- 21,948 blacklisted mobile apps across 120 mobile app stores and the open internet. This equates to 1.5 percent of all new apps detected. 8,287 of those were detected in the Google Play store
- 46 percent of all feral apps (mobile apps not hosted in a store) were blacklisted. Users are often directed to these apps through mobile and social phishing campaigns
- 86% of apps blacklisted claimed the READ_SMS permission, which allows the app to read messages and can be used for any number of nefarious purposes, including circumventing two- factor authentication
- Organizations must do more to monitor the app store ecosystem for stores hosting their apps without permission and for apps impersonating their brand(s). Users should stick to the primary app stores where possible and be vigilant in researching apps they wish to download. They should question whether the developer looks legitimate, whether the user reviews indicate anything concerning and whether the permissions being asked for seem excessive for the functionality the app needs to provide its service.
While spyware, ransomware and other forms of malware still proliferate, cybercriminals are augmenting their activities by stealing computer resources rather than information. With the exponential growth in the value of cryptocurrencies, crypto mining is now a lucrative pursuit. The primary challenge facing cryptocurrency prospectors is that mining requires an extreme level of computing power, which can be prohibitively expensive — Fundstrat reported that the cost of mining a single Bitcoin reached about $8,038, and the cost of mining other coins are not far behind. To get around it, threat actors are siphoning computing resource from unwitting users across the internet; hosting crypto mining scripts on the websites of highly visited sites which then execute in the web browsers of visitors to those sites. From our research we found:
- 50,000+ websites have been observed running Coinhive in the past year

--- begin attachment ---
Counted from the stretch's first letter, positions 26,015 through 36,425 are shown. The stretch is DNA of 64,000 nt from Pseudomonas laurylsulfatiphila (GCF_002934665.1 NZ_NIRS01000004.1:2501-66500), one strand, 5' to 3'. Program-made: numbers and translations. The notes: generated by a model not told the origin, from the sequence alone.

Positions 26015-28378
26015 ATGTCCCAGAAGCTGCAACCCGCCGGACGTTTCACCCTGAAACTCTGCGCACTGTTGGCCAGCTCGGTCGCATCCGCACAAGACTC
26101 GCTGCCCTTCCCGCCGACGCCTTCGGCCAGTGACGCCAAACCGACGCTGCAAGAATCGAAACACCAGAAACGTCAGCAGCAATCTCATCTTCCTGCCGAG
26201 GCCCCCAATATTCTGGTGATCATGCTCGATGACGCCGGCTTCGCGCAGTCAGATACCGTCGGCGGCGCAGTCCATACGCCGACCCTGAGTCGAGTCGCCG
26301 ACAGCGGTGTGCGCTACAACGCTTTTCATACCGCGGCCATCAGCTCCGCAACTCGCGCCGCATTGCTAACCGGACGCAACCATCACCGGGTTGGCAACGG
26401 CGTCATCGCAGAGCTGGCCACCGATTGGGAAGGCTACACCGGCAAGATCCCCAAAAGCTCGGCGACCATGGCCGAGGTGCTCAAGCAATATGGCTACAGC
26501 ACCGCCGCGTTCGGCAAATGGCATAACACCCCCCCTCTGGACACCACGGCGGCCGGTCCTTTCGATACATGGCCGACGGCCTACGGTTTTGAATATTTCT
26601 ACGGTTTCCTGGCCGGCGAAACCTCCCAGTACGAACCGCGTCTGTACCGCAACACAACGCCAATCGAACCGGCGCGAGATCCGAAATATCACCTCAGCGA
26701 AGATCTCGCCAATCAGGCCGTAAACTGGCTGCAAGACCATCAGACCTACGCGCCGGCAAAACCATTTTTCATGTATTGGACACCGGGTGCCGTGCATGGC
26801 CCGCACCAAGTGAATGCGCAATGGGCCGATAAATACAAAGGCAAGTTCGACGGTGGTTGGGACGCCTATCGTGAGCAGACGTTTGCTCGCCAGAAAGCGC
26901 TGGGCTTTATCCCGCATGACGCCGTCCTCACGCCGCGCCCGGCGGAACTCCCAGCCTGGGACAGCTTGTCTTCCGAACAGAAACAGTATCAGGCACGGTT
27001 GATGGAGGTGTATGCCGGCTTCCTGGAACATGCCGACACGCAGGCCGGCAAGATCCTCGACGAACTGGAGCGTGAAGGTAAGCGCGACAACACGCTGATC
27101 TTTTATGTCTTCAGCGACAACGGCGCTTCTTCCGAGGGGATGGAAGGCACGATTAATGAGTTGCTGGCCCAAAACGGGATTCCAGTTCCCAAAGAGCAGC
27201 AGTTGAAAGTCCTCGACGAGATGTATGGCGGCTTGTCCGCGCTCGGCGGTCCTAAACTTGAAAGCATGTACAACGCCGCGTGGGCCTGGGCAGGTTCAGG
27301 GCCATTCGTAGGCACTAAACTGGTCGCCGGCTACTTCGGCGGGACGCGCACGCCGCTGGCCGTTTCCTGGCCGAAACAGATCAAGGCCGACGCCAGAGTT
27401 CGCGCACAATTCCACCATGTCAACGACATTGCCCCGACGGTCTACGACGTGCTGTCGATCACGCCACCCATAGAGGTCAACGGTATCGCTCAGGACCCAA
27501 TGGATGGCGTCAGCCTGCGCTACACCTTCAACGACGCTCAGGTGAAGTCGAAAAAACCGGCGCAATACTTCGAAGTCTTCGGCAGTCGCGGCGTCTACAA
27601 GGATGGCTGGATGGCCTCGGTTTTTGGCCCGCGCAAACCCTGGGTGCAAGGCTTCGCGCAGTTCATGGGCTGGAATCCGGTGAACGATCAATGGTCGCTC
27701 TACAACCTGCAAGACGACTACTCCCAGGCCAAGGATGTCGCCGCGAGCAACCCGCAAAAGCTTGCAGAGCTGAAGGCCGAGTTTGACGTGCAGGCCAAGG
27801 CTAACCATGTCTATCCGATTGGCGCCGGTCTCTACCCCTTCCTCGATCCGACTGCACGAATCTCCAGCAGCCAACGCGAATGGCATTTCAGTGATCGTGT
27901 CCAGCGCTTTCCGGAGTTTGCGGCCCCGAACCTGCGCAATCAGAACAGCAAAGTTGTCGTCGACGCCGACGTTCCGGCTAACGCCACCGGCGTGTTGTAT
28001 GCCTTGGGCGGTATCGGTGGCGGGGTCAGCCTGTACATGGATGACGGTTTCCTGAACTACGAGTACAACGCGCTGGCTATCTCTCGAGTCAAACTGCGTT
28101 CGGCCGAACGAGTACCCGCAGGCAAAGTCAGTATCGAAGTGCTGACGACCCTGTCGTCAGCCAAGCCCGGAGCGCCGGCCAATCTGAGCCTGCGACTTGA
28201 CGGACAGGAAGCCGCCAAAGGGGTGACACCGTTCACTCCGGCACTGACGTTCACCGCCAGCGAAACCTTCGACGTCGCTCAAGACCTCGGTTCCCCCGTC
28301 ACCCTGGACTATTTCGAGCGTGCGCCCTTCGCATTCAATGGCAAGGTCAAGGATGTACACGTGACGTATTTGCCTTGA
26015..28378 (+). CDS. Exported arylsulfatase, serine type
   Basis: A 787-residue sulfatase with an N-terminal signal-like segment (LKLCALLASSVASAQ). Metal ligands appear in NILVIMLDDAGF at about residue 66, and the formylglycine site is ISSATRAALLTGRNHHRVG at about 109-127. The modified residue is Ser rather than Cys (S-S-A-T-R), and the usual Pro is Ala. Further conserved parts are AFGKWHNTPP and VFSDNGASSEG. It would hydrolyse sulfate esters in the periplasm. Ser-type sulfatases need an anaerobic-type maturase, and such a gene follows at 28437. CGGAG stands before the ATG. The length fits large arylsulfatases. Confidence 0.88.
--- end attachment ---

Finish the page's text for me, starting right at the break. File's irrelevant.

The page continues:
- An average of 495 new hosts running cryptocurrency miners each week over the past 26 weeks.
- 326 Drupal injections on hosts running Coinhive, suggesting that this is one of the ways sites are being infected.
- Across the websites belonging to the FT30, we found 11 instances of cryptocurrency miners Some of the crypto mining scripts we found have been active for over 160 days, suggesting that organizations are failing to detect them.
To Summarize My Article:
Traditionally, the security strategy of most organizations has been a defence-in-depth approach starting at the perimeter and layering back to the assets that should be protected. I think of that as a pure, “defensive strategy”.
However, there are disconnects between that kind of strategy and the attack surface as presented in my article here on Medium. In today’s world of digital engagement, users sit outside the perimeter along with an increasing number of exposed corporate digital assets — and the majority of the malicious actors. As such, companies need to adopt security strategies that encompass this change. This requires that you take a “Proactive Approach”. I like analogies, and the best analogy is to act like a Drone… A drone goes out proactively, performs surveillance on the “bad guys” reports back, and often eliminates the threat, before it can even act. Using that analogy and the information I have shared, how can you become a “drone” to better secure your team company and entire organization?
If you want to share this story, or have a local copy, I created a version of it as an online e-book. Click here to download your own copy to share with your team and colleagues.
If you would like to further discuss, drop me a line, or take a look at what my team at RiskIQ provides.